"Do Good" Opportunities, Autobiography, Lewy Body Dementia, Uncategorized

The Garage Door Incident

I have decided that God must have a sense of humor–at least I hope so because life with Lewy Body Dementia in it has some twists and turns that just cannot be anticipated or even understood.  This week’s/or better said, is this particular challenge was not a mind-bender, and the injury not life-threatening thankfully, but the compilation of so many things that a caregiver has to deal with in this situation is simply overwhelming. Not even the strongest of us make it out of this experience without serious battle scars (emotional, mental, more) if we have the resources to even hang on.

BOINGGGGGGG

It was supposed to be the simple running of an errand.  I got Someone in the car, backed out of the garage and pressed the button on the garage remote to close it.  Ready to get the mail, happy to get some fresh air and to get something to bring home for dinner for Someone and the dogs (many), my “alert button” was on low until I heard a very loud noise from INSIDE the garage. We hadn’t even left the driveway.

My first thought was that some industrial shelving that line the inside walls of the garage must have fallen over but how I wondered.  Other than that, I would think of nothing that heavy or that could even fall from anywhere in the garage that would be loud enough to make my heart skip a beat–outside–and to make the dogs act like there was a burglar inside (I could hear them all in a panic, ready to protect the Rescue Ranch.)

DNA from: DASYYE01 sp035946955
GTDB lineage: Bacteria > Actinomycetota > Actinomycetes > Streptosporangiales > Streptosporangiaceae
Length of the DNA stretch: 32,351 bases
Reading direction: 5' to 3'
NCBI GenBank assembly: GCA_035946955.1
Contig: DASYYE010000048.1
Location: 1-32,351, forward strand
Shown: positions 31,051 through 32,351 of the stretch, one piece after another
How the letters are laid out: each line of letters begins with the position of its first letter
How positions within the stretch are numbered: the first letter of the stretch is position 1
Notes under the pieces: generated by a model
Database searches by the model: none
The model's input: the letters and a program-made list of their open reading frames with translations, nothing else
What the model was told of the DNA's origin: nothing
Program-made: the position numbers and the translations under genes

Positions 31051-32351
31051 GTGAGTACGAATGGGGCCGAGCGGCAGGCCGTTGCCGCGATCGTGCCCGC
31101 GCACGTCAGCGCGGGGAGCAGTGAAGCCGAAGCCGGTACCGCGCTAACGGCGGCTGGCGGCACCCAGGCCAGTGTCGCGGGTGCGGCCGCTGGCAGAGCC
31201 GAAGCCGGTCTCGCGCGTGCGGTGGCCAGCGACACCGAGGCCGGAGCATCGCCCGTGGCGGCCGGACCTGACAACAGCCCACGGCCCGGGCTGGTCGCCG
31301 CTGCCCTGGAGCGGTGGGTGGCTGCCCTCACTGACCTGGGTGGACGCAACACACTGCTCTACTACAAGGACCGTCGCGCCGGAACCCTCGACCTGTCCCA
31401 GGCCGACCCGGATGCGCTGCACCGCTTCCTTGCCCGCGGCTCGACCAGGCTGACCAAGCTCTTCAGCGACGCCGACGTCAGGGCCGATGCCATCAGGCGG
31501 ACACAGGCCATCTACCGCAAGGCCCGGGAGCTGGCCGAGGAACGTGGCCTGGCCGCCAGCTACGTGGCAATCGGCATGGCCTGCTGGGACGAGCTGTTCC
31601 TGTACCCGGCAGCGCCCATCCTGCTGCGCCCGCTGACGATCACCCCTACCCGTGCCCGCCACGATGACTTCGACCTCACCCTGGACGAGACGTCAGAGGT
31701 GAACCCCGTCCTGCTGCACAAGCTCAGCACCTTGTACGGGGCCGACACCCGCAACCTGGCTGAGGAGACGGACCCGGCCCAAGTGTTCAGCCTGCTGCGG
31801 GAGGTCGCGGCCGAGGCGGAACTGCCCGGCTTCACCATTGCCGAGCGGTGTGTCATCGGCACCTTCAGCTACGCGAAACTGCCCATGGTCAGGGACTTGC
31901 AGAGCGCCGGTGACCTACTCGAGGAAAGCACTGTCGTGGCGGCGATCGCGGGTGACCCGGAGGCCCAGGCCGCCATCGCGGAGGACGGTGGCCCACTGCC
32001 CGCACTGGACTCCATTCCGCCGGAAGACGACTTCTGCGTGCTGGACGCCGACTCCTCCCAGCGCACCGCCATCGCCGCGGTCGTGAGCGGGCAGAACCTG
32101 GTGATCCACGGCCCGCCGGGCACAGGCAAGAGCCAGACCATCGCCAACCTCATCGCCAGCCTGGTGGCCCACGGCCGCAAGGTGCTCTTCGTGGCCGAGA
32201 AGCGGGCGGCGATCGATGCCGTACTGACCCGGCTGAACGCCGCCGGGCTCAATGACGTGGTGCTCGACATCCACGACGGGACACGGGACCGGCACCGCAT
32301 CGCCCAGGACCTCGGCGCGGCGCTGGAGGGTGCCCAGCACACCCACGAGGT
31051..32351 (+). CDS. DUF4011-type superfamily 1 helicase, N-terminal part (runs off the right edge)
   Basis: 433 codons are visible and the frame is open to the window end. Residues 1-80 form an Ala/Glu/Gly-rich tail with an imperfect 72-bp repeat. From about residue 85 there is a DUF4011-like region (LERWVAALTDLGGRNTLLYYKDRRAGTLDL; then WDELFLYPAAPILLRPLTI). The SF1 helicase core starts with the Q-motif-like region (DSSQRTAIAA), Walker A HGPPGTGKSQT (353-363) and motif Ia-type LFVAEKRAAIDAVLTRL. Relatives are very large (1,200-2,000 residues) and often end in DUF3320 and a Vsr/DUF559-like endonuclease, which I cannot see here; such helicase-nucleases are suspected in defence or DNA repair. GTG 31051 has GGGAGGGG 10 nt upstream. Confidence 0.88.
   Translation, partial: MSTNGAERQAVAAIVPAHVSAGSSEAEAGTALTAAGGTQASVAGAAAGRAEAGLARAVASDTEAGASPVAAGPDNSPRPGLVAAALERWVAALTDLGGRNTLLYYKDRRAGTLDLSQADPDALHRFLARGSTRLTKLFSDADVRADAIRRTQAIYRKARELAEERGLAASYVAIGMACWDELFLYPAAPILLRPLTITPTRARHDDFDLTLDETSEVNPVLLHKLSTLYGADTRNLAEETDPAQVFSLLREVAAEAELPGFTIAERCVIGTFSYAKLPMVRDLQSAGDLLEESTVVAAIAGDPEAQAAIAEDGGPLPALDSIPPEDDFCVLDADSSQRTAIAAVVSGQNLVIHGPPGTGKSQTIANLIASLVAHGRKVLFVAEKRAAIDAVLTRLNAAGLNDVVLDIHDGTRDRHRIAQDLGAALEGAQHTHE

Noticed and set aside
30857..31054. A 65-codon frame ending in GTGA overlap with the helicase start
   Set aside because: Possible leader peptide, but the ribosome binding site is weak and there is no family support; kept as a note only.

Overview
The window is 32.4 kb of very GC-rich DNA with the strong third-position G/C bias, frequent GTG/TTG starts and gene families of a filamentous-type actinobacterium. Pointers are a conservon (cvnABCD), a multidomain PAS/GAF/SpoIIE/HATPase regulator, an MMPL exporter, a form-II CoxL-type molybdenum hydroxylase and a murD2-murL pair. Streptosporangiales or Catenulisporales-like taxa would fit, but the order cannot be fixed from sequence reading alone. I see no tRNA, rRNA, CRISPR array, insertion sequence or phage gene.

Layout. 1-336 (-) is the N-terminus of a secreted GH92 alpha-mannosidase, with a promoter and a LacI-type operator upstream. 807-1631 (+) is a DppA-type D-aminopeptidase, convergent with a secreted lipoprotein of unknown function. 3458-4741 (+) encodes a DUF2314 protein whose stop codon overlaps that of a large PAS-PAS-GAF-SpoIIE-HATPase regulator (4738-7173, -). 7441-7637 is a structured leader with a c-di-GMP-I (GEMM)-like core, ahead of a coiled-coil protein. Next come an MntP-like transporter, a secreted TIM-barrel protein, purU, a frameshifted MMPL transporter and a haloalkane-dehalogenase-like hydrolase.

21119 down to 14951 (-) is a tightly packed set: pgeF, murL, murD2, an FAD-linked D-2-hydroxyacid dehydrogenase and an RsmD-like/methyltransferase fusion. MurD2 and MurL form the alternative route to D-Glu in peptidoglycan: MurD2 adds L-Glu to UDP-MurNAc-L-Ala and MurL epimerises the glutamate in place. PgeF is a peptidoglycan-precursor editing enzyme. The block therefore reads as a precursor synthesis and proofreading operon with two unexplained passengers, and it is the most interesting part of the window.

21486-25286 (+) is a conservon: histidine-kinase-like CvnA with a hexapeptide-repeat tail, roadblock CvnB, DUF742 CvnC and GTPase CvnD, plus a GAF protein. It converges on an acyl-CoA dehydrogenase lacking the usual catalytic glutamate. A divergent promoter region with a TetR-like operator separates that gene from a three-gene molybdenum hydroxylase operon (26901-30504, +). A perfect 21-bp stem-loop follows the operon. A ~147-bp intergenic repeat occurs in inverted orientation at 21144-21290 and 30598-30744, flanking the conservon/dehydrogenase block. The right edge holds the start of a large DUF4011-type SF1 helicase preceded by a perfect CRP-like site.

I left Someone in the car (it was off), taking the keys to get inside, and went right into the garage. Everything was in order much to my surprise. Silence. Not a thing had been moved or had fallen.  I ran through the possible sources of the noise that I heard. I heard it outside and it definitely came from the garage, but nothing qualified.  The water heater, which had just been replaced last year thanks to an angel, sat proud and shiny in its corner.  The shelving was all standing and not a thing was on the floor.  “Well, I’ll be…” I thought to myself still trying to figure it out.  I couldn’t leave until I figured out what was wrong.

Someone Was Outside Alone

Talking to me through the garage door, Someone was out of the car (my anything-can-happen radar was now activated) and banging on the other side of the door, asking me what the noise had been.  “I can’t figure it out.  Everything seems OK,” I yelled.  “Look all around.  Something broke,” he hollered through the insulated door.  On an off-chance, I looked up.  The giant two foot long screw that turns the double-garage door opener had snapped in two.  A light bulb moment.

“Hang on,” I said.  “It looks like the screw that opens the door has snapped. Let me see if there is an emergency release that I can open the door with.”  Someone with LBD doesn’t like to be alone or out of sight of his caregiver.  Seconds is too long…

“Uh-Oh”–That Famous Word

He panicked, I think, over the minute that it might take me to try to open the door and began trying to lift the door from the outside–using the little handle that just turns the deadbolt lock.  “Uh-oh…” I heard outside. “Nuts,” I thought.

Well, any caregiver who hears those words, especially when dealing with the dementias, I am certain has their gut clench up and their adrenaline ramp up in less than five seconds flat.  You never know if you are dealing with something simple that just needs to be fixed or something major.  It is constant and ongoing.

“Ummm, there is blood dripping all over my pants and on the concrete,” Someone said. “I think the door handle is in lots of pieces, too.”  My heart, oh my heart.  “OK, hang on, I am on my way out.  I can’t figure out how to open the door so I will come out of the house door.”